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|First Appearance:||Samurai Warriors|
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April 12, 1537
July 24, 1619
|Some sources claim he was born in 1538.|
Role in GamesEdit
Naoshige has been a generic officer in the Samurai Warriors series since the first game. He was omitted in the second installment only to be brought back in Samurai Warriors 2: Empires. The fourth title has him face off the combined forces of Muneshige Tachibana and Yoshihiro Shimazu at Yanagawa after the pair's retreat from Sekigahara. Invading his main camp is essential in order to win the battle.
In Nobunaga's Ambition, Naoshige is one of the most formidable officers players can make use of due to his excellent stats.
- "Damn you Shimazu... revel in your victory while you can! I will get the Ōtomo and the powerful Hideyoshi to take action and destroy you, and take back our territory!"
As the son of Nabeshima Kiyosada, Naoshige served directly under Ryūzōji Takanobu. He distinguished himself at the Battle of Saga Castle by routing the Ōtomo forces, which consisted of 60,000 soldiers, with a night raid party comprised of only 5,000 men. This earned him a place in Takanobu's inner circle. On February 1575, he personally laid siege on Suko Castle and forced its owner Hirai Tsuneharu to commit seppuku. At the time, he had already married his second wife Hikotsuru.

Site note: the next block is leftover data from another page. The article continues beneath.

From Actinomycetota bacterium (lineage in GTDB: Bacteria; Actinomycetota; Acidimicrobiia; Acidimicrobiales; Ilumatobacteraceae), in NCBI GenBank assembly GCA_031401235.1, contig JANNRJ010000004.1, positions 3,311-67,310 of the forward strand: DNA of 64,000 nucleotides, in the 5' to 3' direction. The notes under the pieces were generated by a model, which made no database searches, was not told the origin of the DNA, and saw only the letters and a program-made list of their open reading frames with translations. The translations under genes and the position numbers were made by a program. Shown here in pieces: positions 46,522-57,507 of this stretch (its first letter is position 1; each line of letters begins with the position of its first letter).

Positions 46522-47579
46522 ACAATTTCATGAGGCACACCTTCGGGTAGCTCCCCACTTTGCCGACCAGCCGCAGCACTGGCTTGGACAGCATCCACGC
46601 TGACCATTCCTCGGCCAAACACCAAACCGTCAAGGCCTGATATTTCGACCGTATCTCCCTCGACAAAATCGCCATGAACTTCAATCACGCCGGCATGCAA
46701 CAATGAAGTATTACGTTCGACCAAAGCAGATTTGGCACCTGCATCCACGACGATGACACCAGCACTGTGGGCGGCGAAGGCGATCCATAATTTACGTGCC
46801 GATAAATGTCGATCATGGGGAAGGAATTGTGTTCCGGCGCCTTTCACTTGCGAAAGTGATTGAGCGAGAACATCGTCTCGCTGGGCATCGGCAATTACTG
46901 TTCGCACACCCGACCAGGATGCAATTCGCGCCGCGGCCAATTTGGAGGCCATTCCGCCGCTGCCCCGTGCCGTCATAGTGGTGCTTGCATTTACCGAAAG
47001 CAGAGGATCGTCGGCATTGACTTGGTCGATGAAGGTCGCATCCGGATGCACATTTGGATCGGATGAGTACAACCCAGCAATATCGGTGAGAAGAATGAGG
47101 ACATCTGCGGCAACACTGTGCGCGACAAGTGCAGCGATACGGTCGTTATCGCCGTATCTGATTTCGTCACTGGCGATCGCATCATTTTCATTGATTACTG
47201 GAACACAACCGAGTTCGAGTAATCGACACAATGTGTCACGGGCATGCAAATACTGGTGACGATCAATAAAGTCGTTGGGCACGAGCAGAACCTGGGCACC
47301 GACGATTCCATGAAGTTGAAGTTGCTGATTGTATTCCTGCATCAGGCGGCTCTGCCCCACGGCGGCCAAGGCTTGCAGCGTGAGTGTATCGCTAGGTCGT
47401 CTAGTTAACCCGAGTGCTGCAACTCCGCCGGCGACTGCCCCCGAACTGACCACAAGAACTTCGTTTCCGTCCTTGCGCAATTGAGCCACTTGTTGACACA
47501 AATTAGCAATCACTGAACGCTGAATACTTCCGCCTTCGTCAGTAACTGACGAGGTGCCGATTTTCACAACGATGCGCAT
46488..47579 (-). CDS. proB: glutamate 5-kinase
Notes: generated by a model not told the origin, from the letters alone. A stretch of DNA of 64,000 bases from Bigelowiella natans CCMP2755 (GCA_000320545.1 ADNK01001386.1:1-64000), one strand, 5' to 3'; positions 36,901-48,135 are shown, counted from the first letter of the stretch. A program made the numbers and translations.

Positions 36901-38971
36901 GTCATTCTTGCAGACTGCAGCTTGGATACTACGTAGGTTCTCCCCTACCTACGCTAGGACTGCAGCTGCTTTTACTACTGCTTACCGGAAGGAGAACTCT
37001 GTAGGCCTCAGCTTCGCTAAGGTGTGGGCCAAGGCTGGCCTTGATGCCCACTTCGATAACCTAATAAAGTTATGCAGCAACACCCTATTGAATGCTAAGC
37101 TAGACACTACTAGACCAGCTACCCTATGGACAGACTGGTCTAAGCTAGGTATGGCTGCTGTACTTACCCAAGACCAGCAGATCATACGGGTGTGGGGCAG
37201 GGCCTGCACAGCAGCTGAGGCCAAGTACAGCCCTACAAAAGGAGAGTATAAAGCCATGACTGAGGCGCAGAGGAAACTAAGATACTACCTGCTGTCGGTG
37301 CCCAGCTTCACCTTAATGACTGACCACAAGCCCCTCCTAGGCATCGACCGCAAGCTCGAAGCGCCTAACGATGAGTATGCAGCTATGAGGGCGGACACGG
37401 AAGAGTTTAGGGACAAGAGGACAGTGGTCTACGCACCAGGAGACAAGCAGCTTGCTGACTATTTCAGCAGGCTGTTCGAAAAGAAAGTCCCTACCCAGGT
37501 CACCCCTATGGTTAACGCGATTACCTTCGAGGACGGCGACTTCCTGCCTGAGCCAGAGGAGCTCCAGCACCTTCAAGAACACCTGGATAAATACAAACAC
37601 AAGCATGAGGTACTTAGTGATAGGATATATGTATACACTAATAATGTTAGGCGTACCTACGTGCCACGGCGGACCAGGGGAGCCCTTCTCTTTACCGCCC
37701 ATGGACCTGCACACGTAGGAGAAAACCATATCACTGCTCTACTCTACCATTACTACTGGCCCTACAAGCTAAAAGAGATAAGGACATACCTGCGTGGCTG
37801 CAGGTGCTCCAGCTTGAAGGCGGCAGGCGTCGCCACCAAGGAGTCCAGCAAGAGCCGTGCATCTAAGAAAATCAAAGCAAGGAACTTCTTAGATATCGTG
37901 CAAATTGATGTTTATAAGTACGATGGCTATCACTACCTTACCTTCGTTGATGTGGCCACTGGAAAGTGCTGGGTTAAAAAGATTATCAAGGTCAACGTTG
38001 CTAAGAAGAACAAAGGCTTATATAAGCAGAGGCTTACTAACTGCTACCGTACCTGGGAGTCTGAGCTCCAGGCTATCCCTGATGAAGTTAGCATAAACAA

Although Naoshige was present in the conflict at Okitanawate, even he could not prevent his lord's defeat and subsequent passing. He was made daimyo of Hizen after Ryūzōji Masaie, who he had considered an inadequate heir, died in 1607. The remnants of the Ryūzōji, however, did not take this well and showed their displeasure by disturbing the peace. To pacify them, Naoshige built a temple called Tenyū-ji to honor the clan.
His formidable reputation made Toyotomi Hideyoshi eager enough to deploy him with 12,000 troops to the Korean peninsula. There, he befriended Katō Kiyomasa and upon his return back home, became better acquainted with Tokugawa Ieyasu. He also brought back Korean potters whose wares had intrigued him.
Because his friendship with Ieyasu was crucial to his clan's survival, he advised his son Katsushige to fight against the Western army at Sekigahara. Because of their decision to side with the Tokugawa, their properties were left untouched and the Nabeshima received further acclaim following Naoshige's death. His thoughts and opinions were recorded by Yamamoto Tsunetomo who compiled them in a collective text known as the Hagakure Kikigaki.
When Naoshige seized control over Hizen, it gave rise to rumors suggesting he had subdued the Ryūzōji through unscrupulous means. One story that originated from the rumors was the Nabeshima Bakeneko Disturbance, a tale commonly heard in Saga Province. According to the story, Naoshige oversaw the slaughter of the remaining Ryūzōji clan members in a bid to gain power. But when the family's pet cat Tama had been killed as well, it came back as a vengeful spirit seeking revenge. It supposedly cursed Naoshige to die an agonizing death by planting a painful tumor on his ear.